Another Vera Institute report, published in 2011, stated: “Research shows that incarcerated people who maintain supportive relationships with family members have better outcomes – such as stable housing and employment – when they return to the community. Many corrections practitioners and policy makers intuitively understand the positive role families can play in the reentry process; but they often do not know how to help people in prison draw on these social supports” (Friedmann, 2014) .
Research also shows that the largest reductions in recidivism are realized when evidence-based programs and practices are implemented in prisons and govern the supervision of probationers and parolees in the community post-release (Pew, 2011).
It is abundantly clear that maintaining close family relationships during incarceration results in lower recidivism rates and therefore less crime, which benefits society as a whole (Friedmann, 2014). Unfortunately, insufficient resources and processes exist to help incarcerated individuals maintain family ties and make connections to potential external providers before they are released into the community (BCP, 2016).
Appleby, L., Roscoe, A., Shaw, J., (2015) “Services for released prisoners should address the many cause of reoffending.” The Lancet Psychiatry, 2 (10),853 -854.
Berg, M. T., & Huebner, B. M. (2011). “Reentry and the Ties that Bind: An Examination of Social Ties, Employment, and Recidivism.” Justice Quarterly, 28(2), 382-410.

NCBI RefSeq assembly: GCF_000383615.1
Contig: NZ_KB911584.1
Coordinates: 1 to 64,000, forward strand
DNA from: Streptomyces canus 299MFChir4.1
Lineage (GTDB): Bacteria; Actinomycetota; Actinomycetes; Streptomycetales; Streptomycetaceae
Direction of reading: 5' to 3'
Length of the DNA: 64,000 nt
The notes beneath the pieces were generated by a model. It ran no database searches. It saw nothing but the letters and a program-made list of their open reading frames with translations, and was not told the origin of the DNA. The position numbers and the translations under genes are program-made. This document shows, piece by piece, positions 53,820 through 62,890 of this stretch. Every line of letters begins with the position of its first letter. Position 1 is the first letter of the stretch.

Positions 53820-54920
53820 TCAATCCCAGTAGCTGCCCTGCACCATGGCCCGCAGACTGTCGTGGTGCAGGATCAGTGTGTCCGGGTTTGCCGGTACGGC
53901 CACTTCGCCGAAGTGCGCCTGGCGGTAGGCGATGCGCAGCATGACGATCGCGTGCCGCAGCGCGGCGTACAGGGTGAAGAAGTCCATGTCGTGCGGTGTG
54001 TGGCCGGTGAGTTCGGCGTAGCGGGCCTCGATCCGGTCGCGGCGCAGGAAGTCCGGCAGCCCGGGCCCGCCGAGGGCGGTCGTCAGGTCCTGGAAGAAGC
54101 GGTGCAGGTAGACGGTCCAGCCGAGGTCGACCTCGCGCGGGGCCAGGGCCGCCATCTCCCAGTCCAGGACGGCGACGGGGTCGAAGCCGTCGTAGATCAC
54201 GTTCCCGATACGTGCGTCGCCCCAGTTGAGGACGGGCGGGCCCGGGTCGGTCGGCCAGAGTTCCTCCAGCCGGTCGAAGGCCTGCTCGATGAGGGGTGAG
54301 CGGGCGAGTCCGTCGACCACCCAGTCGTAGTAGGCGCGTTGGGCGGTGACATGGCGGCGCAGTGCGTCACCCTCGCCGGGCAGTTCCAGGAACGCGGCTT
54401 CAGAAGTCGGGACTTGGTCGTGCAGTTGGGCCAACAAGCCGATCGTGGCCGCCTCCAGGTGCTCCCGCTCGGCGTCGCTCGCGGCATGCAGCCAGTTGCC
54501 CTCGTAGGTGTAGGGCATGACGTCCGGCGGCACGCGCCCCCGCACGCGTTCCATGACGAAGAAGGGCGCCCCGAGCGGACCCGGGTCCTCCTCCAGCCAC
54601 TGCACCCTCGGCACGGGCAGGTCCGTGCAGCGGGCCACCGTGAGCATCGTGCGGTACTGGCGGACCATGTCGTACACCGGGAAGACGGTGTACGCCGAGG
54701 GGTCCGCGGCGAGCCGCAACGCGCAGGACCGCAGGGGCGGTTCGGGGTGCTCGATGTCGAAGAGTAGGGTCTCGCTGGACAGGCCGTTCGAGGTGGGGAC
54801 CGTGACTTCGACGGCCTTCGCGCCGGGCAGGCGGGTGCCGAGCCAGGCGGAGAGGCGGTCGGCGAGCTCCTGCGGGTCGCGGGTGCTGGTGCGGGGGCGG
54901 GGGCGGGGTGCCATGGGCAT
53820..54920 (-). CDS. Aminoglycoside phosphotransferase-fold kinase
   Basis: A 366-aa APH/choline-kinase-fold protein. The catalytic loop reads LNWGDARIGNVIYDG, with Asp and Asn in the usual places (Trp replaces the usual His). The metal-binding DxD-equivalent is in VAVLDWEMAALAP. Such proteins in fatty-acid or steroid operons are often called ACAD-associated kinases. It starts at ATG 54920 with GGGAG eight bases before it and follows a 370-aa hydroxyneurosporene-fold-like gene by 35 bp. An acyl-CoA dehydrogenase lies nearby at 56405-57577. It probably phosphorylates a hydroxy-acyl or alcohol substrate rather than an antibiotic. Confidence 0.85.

The Boston Consulting Group. (2016, September 19). “ Reducing Recidivism through programming in the Federal Prison Population. Final Report: BOP Programs Assessment. Retrieved from bcg.com
Cotton, L., Fahmy, C., Mckay, R. (2014). “Examining the Role of Familial Support During Prison and After Release on Post-Incarceration Mental Health.” International Journal of Offender Therapy and Comparative Criminology. 60 (1), 3-20.
Deady, C., (2014, March 31). “Incarceration and Recidivism: Lessons from Abroad.” Corrections.com Retrieved from http://www.corrections.com/news/article/35561-incarceration-and-recidivism-lessons-from-abroad
Dumville, R., Hunt, K., U.S. Sentencing Commission, 2016. “Recidivism Among Federal Offenders: A Comprehensive Overview.” Washington, D.C. Retrieved from: http://www.ussc.gov/sites/default/files/pdf/research-and-publications/research-publications/2016/recidivism_overview.pdf.
Duwe, G., & Clark, V. (2011). Blessed be the social tie that binds: The effects of prison visitation on offender recidivism. Criminal Justice Policy Review, 24, 271-296. doi:10.1177/0887403411429724
Federal Interagency Reentry Council. (2011). “REENTRY In Brief.” Washington: U.S. Department of Justice.
Friedmann, A. (2014, April 15). “Lowering Recidivism through Family Communication.” Prison Legal News. Retrieved from https://www.prisonlegalnews.org/news/2014/apr/15/lowering-recidivism-through-family-communication/
National Institute of Justice. (2014). “Recidivism” Office of Justice Programs. Washington, DC. Retrieved from: https://www.nij.gov/topics/corrections/recidivism/Pages/welcome.aspx
Pew Center on the States, (2011) “State of Recidivism: The Revolving Door of America’s Prisons.” The Pew Charitable Trusts. Washington, DC
Schroeder, C., (2016, August 29). “Support, family could slash recidivism rate.” McPherson Sentinel. Retrieved from http://www.mcphersonsentinel.com/news/20160829/support-family-could-slash-recidivism-rate
Compiled by Eric Mondesir
on behalf of
Community Mediation Maryland